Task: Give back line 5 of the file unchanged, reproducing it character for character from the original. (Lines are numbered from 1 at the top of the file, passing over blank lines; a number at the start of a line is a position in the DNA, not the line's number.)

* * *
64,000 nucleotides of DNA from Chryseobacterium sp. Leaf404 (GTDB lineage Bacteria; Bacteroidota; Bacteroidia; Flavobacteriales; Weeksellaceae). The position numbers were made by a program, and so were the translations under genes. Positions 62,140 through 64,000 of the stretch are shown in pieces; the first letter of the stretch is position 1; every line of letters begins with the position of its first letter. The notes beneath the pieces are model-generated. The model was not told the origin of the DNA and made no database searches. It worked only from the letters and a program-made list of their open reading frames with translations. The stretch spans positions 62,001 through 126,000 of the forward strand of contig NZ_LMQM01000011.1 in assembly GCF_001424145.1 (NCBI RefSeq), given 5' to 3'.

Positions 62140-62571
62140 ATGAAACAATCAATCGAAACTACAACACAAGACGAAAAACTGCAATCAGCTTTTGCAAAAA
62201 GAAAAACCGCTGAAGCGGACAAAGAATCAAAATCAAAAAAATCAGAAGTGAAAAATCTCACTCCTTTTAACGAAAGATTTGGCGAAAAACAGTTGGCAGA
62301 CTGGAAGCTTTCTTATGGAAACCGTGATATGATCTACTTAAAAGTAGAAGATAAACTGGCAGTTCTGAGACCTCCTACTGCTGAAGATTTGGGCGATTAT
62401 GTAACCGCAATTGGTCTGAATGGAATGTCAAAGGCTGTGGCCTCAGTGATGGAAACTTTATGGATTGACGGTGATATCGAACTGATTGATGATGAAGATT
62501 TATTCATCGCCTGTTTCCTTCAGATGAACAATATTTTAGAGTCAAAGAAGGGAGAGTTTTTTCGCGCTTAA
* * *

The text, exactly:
62301 CTGGAAGCTTTCTTATGGAAACCGTGATATGATCTACTTAAAAGTAGAAGATAAACTGGCAGTTCTGAGACCTCCTACTGCTGAAGATTTGGGCGATTAT